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" Too old, by heaven : let still the woman take An elder than herself : so wears she to him, So sways she level in her husband's heart : For, boy, however we do praise ourselves, Our fancies are more giddy and unfirm, More longing, wavering, sooner lost... "
“The” Plays of William Shakespeare: Accurately Printed from the Text of Mr ... - 31. oldal
szerző: William Shakespeare - 1804
Teljes nézet - Információ erről a könyvről

The Dramatic Works and Poems of William Shakespeare, 1. kötet

William Shakespeare - 1836
...then. What years, i'faith? Vio. About your years, my lord. Duke. Too old, by heaven ; Let still the moro giddy and uufirm, More longing, wavering, sooner lost and worn,* Than women's are. Vio. I think...

The Dramatic Works of William Shakespeare: Accurately Printed from ..., 1. kötet

William Shakespeare - 1837 - 466 oldal
...What years, i'faith? Yio. About your years, my lord. Duke. Too old, by heaven ; Let still the womar take An elder than herself; so wears she to him, So...do praise ourselves, Our fancies are more giddy and unfirm, More longing, wavering, sooner lost and worn, Than women's are. Yio. I think it well, my lord....

The complete works of William Shakspeare, with notes by the most ..., 1. kötet

William Shakespeare - 1838
...[i'fuith/ Duke. Too old, by heaven : let still the woman An elder than herself: so wears she to him, Ltule hemisphere Advanc'd, and made a constellation there...forth, thou star of poets ; and with race, Or influ uufirm, More longing, wavering, sooner lost and wornf Than women's are. Vio. I think it well, my lord....

Sketches of the Life and Genius of Shakspeare ...

David Paul Brown - 1838 - 62 oldal
...sentiments so perfectly consonant with nature expressed in his Play of The Twelfth Night. Let still the woman take An elder than herself; so wears she to...him, So sways she level in her husband's heart. For howsoever we do praise ourselves Our fancies are more giddy and unfirm, More longing, wavering, sooner...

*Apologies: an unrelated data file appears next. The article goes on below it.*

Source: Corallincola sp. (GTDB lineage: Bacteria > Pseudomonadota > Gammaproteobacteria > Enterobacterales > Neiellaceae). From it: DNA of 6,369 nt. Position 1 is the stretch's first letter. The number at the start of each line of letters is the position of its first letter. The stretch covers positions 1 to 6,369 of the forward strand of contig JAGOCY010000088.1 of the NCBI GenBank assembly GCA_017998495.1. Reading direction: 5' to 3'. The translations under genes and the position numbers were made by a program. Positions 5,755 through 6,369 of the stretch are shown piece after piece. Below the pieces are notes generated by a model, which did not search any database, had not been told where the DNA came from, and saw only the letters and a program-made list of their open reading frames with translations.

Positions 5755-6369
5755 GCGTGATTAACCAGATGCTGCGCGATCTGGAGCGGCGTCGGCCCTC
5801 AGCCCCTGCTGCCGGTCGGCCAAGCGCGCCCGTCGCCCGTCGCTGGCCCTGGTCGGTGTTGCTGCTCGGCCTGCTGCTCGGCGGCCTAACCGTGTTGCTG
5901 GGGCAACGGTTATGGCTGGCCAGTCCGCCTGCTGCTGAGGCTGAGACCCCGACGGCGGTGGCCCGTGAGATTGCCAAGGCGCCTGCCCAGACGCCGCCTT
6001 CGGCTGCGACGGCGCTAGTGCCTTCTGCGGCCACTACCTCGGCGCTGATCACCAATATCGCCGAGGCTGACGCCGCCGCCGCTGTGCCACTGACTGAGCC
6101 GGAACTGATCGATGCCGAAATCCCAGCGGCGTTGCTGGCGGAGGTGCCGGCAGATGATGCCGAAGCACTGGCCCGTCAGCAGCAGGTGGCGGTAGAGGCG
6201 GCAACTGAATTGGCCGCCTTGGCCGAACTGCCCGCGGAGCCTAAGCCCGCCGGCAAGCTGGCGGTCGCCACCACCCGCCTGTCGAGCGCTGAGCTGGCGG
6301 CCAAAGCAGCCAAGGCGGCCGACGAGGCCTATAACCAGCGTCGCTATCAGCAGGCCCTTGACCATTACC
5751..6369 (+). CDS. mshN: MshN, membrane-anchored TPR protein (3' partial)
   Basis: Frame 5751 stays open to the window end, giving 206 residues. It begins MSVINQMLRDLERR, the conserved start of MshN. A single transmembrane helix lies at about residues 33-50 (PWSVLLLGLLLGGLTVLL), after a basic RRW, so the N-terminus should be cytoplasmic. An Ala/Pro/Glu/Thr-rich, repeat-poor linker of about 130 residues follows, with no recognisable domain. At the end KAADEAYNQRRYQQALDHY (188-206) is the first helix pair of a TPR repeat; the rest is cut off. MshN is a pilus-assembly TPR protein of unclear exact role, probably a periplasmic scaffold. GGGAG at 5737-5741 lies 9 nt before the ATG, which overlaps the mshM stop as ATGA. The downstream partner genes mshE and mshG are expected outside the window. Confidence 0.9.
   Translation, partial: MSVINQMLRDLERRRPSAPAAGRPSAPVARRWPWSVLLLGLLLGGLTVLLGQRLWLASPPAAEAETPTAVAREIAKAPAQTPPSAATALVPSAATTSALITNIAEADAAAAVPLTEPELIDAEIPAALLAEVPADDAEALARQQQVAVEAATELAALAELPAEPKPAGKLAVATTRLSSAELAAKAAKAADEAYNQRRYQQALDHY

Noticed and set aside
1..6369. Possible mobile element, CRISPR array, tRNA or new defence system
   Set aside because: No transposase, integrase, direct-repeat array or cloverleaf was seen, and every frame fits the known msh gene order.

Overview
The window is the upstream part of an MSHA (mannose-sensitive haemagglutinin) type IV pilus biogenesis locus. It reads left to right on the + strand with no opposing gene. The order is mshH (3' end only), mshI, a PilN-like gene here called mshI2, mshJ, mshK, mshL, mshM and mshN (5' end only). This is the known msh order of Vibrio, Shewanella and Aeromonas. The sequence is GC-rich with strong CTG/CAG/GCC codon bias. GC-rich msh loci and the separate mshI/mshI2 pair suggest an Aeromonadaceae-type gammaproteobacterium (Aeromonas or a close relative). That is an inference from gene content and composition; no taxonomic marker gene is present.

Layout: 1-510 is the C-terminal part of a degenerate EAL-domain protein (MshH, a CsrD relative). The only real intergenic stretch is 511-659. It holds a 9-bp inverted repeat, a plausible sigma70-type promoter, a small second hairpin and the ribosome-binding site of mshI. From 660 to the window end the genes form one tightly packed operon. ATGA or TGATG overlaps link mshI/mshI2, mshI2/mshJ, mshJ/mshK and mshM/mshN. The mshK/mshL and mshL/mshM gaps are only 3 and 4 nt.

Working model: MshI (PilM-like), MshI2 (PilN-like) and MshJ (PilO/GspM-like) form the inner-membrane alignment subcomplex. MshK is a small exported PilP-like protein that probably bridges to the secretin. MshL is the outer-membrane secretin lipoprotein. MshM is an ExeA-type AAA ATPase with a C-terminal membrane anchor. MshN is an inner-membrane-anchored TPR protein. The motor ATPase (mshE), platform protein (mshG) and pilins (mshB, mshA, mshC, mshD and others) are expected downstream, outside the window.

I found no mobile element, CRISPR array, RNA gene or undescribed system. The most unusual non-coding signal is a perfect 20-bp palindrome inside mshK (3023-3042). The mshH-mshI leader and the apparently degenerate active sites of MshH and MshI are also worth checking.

The wisdom and genius of Shakspeare: comprising moral philosophy ...

William Shakespeare - 1838
...virgin thorn, Grows, lives, and dies, in single blessedness. 7 — i. 1. 414 The same. Let still the woman take An elder than herself; so wears she to him, So sways she level in her husband's heart. . . . • . However we do praise ourselves, Our fancies are more giddy and unflrm, More longing-, wavering,...

Gems of genius; or, Words of the wise: a collection of the most pointed ...

Andrew Steinmetz - 1838
...But no man's virtue, nor sufficiency, To be so moral, when he shall endure The like himself. Ib. 484. For, boy, however we do praise ourselves, Our fancies are more giddy and unfirm, More longing, wavering, sooner lost and won, Than women's are. •«*• 485. Glory is like...

The Dramatic Works of William Shakspeare: Life. New facts regarding the life ...

William Shakespeare - 1839
...then. What years, i'faith? Vio. About your years, my lord. Duke. Too old, by heaven : Let still the woman take An elder than herself; so wears she to...do praise ourselves, Our fancies are more giddy and unfirm, More longing, wavering, sooner lost and worn,1 Than women's are. Vio. I think it well, my lord....

The Wisdom and Genius of Shakespeare: Comprising Moral Philosophy ...

William Shakespeare, Thomas Price - 1839 - 460 oldal
...virgin thorn, Grows, lives, and dies, in single blessedness. 7— i. 1. 414 The same. Let still the woman take An elder than herself; so wears she to him, So sways she level in her husband's heart. However we do praise ourselves, Our fancies are more giddy and unfirm, More longing, wavering, sooner...

The Aldine Magazine of Biography, Bibliography, Criticism, and the ..., 1. kötet

1839 - 336 oldal
...numberless are the passages that might be adduced from Shakspeare to prove this. Let one suffice : — " For, boy, however we do praise ourselves, Our fancies are more giddy and unform, More longing, wavering, sooner lost and won The commonest diatribe against Woman is, that she...

The American Miscellany, 1. kiadás

1840
...Shakspearc there is not 88 one more profound or beautiful than where the duke tells Viola — •' For, boy, however we do praise ourselves, Our fancies are more giddy and infirm, More longing, wavering, sooner lost and won. Than women's are." If there was no love in the...




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